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granted unto them,' and who killed the Prince of Life?' And as to the chief priests, who acted so prominent a part in that scene of crime, are we not afterwards informed, that 'the word of God increased, and the number of the disciples multiplied in Jerusalem greatly; and a great company of the PRIESTS were obedient to the faith?' But this only proves the sovereign grace of God and the infinite merit of Christ's blood, in including in the number of the elect and the saved the basest and most guilty among men, not that the intercession of Christ is general.

Christ makes intercession for all the elect. Whatever their state, believers or unbelievers, they are remembered according as they require. Neither pray I for these alone, but for them also which shall believe on me through their word.' Whatever the age of the world in which they live, from the entrance of sin to the end of time, they are included in his prayers. We are apt to conceive of the work of intercession as conducted only since the Saviour's ascension, or at most since his appearance on earth. But he was always the Angel of God's presence who saved his people. 'He bare them, and carried them' on his heart 'all the days of old.' And before his incarnation, we have one distinct act of intercession on record: 'Then the angel of the Lord answered and said, O Lord of hosts, how long wilt thou not have mercy on Jerusalem, and on the cities of Judah, against which thou hast had indignation these threescore and ten years? And the Lord answered the angel that talked with me, with good words and com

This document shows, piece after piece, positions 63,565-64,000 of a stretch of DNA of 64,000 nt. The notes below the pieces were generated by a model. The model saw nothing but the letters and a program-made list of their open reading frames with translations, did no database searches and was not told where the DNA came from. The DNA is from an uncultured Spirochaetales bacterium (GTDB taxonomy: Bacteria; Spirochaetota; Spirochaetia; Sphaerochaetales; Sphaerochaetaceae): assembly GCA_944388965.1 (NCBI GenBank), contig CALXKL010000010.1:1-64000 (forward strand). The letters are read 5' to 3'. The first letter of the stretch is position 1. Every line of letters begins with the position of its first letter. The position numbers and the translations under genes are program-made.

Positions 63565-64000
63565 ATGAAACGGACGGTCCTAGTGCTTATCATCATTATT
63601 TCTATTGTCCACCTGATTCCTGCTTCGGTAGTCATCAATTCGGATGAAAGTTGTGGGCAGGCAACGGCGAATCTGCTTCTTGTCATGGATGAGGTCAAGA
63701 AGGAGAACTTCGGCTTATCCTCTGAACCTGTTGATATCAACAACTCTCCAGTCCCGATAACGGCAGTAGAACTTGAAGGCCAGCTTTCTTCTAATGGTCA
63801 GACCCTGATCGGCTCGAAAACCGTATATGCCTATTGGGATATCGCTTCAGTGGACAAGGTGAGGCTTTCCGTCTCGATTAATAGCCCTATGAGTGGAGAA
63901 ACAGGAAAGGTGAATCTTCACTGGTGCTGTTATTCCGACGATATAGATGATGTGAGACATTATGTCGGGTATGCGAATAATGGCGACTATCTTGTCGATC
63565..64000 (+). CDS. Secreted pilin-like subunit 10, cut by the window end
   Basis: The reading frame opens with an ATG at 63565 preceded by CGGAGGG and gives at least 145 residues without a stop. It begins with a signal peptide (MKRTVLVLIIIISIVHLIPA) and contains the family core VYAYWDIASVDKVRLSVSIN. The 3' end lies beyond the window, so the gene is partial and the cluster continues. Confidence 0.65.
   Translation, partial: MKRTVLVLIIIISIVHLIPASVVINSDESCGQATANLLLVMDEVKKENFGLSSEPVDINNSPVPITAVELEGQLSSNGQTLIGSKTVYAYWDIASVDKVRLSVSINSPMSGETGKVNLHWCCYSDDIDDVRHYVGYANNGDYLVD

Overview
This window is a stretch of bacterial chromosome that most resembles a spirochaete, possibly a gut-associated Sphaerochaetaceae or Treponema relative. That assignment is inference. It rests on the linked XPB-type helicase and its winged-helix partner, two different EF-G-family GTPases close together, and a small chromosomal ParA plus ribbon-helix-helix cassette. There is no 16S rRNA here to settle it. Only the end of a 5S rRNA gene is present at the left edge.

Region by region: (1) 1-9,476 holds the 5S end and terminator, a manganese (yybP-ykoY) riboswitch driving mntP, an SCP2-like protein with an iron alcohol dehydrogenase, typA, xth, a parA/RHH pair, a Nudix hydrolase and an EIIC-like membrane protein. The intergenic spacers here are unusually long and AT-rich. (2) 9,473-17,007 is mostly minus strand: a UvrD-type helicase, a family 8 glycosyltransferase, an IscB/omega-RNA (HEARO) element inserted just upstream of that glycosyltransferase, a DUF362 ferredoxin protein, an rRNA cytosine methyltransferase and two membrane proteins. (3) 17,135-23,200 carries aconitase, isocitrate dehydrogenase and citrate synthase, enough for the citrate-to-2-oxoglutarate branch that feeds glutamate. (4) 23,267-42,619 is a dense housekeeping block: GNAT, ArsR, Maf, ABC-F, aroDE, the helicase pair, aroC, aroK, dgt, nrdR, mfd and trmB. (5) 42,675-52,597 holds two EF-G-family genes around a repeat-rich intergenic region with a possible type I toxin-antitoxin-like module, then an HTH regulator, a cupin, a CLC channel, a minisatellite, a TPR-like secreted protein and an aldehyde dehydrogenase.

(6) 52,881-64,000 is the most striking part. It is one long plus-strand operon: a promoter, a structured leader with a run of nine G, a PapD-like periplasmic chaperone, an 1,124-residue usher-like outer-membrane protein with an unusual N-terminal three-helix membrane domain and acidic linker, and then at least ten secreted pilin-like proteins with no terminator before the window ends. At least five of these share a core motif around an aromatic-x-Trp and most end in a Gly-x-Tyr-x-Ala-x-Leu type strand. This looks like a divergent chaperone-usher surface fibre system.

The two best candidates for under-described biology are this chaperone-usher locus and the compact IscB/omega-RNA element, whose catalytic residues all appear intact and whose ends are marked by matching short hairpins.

fortable words.' Among the innumerable multitude of the chosen of God, not one shall ever be omitted, in this part of his sacerdotal function. Out of the hand of the Angel of the covenant ascend continually, amid the cloud of incense, 'the prayers of ALL saints.' As on the Aaronic pectoral, worn by the high priest of old when he entered into the most holy place, were engraven all the names of the children of Israel, so on the heart of our Intercessor within the vail, are borne all the chosen of God.

Nor is it for all in the mass, that the Saviour makes intercession. He prays for each by himself. Even as respects believers, his intercession is not general, but particular. With a speciality such as might be supposed if there were only one, does he attend to the interests of each individual in the vast number of those given him by the Father. A general remembrance of them would not suffice. Their cases are various; not two of them are exactly alike. But, with infinite compassion and skill, is every special case of each individual presented by this divine Advocate to his Father. 'Simon, Simon, satan hath desired to have you, that he may sift you as wheat; but I have prayed for THEE that thy faith fail not.' 'He that overcometh, I will not blot out his name out of the book of life, but I will confess HIS NAME before my Father, and before his angels."

Now, by these remarks on the persons for whom Christ intercedes, we are prepared to enter on the SUBJECT-MATTER of his intercession.

Zech. i. 12, 13.

7 Luke xxii. 31, 32; Rev. iii. 5.